Policy Forum
Oct 2022

How Should US Health Care Lead Global Change in Plastic Waste Disposal?

Navami Jain and Desiree LaBeaud, MD
AMA J Ethics. 2022;24(10):E986-993. doi: 10.1001/amajethics.2022.986.


Disposal of health care waste is one of the biggest threats to global sustainable health care. Current practices of dumping domestic and international health care waste into the earth’s terra firma and oceans also undermine global health equity by adversely affecting the health of vulnerable communities. While the United Kingdom works toward circular health care economy streams that produce minimal waste, the United States continues to amplify downstream environmental and health effects of health care organizational waste management decisions. This article suggests how to reframe social and ethical responsibility for health care waste production and management by assigning strict accountability to health care organizational leaders, incentivizing circular supply chain implementation and maintenance, and encouraging strong collaborations across medical, plastic, and waste industries.


Waste management in the United States is both unethical and unsustainable. In 2018, the United States produced 292.4 million tons of municipal solid waste (MSW)1 and sent 157 000 shipping containers of MSW to lower income countries (eg, Vietnam, Malaysia, Thailand, and China), dumping 1.07 million tons of plastic waste outside US borders.2 In this article, we discuss the projected influence of plastic waste on planetary and population health. We also propose concrete changes in health policy, clinical practice, and industrial relationships, specifically in health care and waste sectors.

Plastic’s Consequences

Inconsistent values across health systems enable the US medical supply chain to externalize the consequences of its plastic consumption and disposal. Under-resourced countries have historically imported plastic waste to create economic opportunities through waste collection and recycling services, and their weak regulations are exploited by wealthier countries. The direct influence on human health from mismanaged (eg, burning) plastic waste includes exposures to toxic pollutants and microplastic ingestion, flooding (eg, due to water flow blockage), and disease transmission (eg, by flies, mosquitoes, rats).3,4 Between 400 000 and 1 million lives are lost each year in low- and middle-income countries (LMICs) due to mismanaged waste.4 As harms of plastic waste accumulate, we might hope for international pressure to mitigate waste importation and exportation. China, for example, once imported more than a quarter of the world’s mismanaged waste, but in July 2017, it closed its doors to 24 categories of consumer waste, including postconsumer plastics and paper products.5 Malaysia and Vietnam banned importation of plastic waste shortly thereafter,6 and we can expect more countries to follow.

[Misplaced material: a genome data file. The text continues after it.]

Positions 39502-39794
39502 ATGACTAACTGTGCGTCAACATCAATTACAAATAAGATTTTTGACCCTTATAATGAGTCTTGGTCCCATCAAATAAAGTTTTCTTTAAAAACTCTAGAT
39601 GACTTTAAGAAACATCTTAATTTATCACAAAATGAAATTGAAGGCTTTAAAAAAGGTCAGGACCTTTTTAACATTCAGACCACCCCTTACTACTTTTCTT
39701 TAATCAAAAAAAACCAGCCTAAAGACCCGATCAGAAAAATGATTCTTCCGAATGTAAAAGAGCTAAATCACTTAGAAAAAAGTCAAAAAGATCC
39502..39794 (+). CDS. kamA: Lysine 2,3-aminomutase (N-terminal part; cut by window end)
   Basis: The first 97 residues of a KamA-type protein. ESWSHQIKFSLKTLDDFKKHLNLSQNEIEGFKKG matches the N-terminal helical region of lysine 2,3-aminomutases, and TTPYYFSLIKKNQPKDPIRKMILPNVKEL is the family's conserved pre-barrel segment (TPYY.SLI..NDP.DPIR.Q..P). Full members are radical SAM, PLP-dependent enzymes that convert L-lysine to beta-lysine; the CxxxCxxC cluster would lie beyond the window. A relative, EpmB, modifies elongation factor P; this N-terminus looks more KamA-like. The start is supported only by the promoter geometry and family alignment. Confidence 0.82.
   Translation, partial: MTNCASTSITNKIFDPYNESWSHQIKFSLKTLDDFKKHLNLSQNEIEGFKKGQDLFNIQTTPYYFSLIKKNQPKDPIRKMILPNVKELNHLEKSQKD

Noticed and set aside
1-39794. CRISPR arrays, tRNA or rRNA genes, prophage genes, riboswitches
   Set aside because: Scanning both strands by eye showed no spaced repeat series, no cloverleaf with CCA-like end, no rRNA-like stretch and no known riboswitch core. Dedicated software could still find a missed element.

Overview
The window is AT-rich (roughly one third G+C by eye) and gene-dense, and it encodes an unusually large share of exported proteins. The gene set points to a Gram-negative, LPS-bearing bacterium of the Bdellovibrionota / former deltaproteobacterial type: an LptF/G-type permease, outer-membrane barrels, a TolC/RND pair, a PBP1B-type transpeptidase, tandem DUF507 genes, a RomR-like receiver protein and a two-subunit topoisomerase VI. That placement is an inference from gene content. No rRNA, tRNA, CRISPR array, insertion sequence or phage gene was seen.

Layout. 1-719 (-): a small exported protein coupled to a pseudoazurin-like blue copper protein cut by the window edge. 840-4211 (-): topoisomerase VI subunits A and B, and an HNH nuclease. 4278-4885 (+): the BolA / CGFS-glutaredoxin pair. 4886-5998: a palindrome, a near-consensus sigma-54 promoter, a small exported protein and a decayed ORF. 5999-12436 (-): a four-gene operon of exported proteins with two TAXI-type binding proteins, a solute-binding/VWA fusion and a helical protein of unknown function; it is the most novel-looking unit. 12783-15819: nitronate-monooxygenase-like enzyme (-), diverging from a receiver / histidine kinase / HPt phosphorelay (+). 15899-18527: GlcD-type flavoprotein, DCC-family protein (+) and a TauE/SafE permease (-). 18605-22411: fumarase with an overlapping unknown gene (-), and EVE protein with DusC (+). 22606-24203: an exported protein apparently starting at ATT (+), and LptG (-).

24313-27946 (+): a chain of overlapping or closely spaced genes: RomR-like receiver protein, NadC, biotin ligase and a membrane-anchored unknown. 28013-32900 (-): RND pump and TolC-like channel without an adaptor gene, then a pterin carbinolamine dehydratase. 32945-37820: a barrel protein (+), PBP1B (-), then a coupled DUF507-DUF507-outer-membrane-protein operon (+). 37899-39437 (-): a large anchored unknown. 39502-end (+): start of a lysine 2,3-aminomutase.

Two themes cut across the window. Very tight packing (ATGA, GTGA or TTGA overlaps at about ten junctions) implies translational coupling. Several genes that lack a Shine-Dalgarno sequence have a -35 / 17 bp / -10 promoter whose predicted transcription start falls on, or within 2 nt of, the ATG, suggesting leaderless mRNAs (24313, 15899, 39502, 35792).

With only 633 materials recycling facilities in the United States and with the US’s heavy dependence on plastic waste exportation, we can expect that importation bans will disrupt domestic waste processing.7 US unpreparedness to manage waste generated internally, combined with a projected doubling in plastic production globally over the next 2 decades,8,9 will also exacerbate negative health consequences. Moreover, LMICs, particularly those in South and Southeast Asia, are production sites of virgin plastic polymer and plastic products that meet demand in global and domestic markets. China leads in global production; and India, Bangladesh, Thailand, Pakistan, and the Philippines have increased investment in such plastic manufacturing.10 In the United States, too, 30 petrochemical complexes lie close to poor neighborhoods and communities of color from the Ohio River Valley to the Gulf Coast, contributing to “asthma, lung cancer, brain and organ damage, vomiting, diarrhea, and cardiovascular diseases.”11

Plastics in Health Care

Aside from a tremendous emissions footprint—accounting for 8% of total US emissions12—health care remains one of the largest waste-producing sectors. Hospital patients in the United States generate about 33.8 pounds of waste each day, which leads to about 6 million tons of waste annually.13 While various materials (eg, metals, glass, food, paper) are used in health care, none have revolutionized the medical industry over the past century as have plastics used in syringes, intravenous bags, catheters, test kits, and gloves.14 Plastic possesses several properties favored by the biomedical industry: it is low in cost, easy to process, and easy to sterilize.15 Of the 14 000 tons of waste generated daily in US health care facilities, about 20% to 25% is plastic,15 but 91% of plastics, including those used in health care, are not recycled and either reside in landfills or have infiltrated natural environments.16,17